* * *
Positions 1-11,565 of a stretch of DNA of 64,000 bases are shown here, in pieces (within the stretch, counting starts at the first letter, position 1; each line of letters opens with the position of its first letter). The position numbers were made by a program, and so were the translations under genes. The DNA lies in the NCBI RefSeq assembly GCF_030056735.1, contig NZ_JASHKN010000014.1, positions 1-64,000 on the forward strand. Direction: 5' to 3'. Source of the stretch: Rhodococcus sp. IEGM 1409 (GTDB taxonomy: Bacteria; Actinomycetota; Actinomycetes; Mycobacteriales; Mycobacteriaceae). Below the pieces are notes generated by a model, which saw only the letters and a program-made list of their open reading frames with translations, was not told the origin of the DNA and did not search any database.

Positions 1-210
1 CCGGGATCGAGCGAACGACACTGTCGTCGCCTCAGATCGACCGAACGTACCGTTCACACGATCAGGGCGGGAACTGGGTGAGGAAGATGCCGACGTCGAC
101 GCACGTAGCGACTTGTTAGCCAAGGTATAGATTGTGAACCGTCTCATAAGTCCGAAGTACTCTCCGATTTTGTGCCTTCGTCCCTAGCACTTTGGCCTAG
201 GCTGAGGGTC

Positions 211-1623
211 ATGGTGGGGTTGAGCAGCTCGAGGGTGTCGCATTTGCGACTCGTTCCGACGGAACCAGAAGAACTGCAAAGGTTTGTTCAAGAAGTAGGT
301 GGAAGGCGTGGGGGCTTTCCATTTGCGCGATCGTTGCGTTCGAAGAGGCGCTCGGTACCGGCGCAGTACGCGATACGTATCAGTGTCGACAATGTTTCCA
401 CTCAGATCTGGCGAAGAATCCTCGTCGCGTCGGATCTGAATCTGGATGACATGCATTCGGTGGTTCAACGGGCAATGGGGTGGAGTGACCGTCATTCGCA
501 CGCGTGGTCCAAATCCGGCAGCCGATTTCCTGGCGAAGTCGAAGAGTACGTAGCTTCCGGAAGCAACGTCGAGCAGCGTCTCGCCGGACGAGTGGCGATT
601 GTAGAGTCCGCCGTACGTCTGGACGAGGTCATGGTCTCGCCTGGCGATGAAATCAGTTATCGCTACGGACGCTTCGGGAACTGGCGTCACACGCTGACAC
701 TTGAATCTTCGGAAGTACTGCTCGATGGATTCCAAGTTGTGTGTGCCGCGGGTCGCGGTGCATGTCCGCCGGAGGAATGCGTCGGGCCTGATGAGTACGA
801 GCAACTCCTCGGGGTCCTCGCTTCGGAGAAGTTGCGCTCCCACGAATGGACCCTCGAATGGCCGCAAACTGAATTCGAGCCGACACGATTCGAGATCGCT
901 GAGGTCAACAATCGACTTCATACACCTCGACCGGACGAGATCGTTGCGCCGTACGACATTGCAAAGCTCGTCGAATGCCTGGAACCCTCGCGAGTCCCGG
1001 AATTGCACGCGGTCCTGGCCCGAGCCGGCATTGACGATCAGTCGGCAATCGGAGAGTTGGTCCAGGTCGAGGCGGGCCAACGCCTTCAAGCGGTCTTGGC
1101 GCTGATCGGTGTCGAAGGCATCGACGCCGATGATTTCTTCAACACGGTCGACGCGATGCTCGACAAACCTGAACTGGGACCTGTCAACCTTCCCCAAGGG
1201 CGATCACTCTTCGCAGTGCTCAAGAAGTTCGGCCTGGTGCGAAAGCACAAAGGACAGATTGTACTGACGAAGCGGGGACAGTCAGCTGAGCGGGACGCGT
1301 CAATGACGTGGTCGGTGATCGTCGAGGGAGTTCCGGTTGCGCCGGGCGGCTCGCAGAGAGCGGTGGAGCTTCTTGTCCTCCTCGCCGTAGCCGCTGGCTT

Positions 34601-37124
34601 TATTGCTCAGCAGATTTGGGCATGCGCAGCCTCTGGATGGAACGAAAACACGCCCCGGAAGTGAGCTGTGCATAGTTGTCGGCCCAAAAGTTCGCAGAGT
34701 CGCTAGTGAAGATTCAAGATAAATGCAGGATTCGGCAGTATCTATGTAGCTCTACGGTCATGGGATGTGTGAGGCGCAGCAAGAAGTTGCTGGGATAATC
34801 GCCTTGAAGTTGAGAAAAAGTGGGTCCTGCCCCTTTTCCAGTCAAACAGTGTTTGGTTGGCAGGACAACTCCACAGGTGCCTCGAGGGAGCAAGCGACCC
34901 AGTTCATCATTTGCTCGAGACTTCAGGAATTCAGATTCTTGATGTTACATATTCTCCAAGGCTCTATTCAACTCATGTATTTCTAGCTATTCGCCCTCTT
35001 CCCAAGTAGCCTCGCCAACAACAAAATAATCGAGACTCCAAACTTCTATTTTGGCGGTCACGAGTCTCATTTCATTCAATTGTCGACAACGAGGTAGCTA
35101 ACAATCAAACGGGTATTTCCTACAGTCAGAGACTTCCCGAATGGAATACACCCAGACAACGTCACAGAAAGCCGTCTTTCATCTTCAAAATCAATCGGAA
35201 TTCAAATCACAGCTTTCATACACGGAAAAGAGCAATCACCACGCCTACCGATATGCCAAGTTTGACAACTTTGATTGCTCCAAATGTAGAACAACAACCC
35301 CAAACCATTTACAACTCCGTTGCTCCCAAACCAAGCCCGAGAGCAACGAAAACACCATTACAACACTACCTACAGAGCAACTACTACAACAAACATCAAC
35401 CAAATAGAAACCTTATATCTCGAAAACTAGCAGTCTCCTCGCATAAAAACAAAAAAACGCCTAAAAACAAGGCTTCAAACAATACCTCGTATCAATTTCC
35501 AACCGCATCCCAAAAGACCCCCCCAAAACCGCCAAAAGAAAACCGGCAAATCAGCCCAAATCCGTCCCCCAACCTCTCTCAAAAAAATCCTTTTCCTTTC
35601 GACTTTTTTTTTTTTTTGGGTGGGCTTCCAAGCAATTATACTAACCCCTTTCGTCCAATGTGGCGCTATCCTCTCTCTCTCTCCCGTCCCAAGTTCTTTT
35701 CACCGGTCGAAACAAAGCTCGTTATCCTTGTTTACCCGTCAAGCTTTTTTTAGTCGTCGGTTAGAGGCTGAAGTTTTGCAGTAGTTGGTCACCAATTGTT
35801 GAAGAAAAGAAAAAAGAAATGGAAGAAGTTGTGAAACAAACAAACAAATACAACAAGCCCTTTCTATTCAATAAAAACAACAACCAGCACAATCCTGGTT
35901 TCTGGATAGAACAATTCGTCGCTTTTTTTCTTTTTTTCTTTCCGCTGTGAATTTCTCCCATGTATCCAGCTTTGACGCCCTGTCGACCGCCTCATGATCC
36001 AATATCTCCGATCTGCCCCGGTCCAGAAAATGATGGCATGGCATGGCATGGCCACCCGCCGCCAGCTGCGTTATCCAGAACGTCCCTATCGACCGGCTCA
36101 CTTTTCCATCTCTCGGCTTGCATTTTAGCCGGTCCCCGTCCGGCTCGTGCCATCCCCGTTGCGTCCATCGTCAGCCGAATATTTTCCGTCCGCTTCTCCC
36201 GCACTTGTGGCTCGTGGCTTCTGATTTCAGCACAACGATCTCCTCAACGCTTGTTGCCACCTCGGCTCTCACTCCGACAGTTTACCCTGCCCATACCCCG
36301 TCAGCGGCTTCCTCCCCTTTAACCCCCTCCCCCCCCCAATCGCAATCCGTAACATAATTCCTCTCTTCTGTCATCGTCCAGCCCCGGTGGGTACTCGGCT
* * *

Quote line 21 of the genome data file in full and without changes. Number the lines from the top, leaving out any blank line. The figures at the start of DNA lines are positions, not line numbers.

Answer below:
34701 CGCTAGTGAAGATTCAAGATAAATGCAGGATTCGGCAGTATCTATGTAGCTCTACGGTCATGGGATGTGTGAGGCGCAGCAAGAAGTTGCTGGGATAATC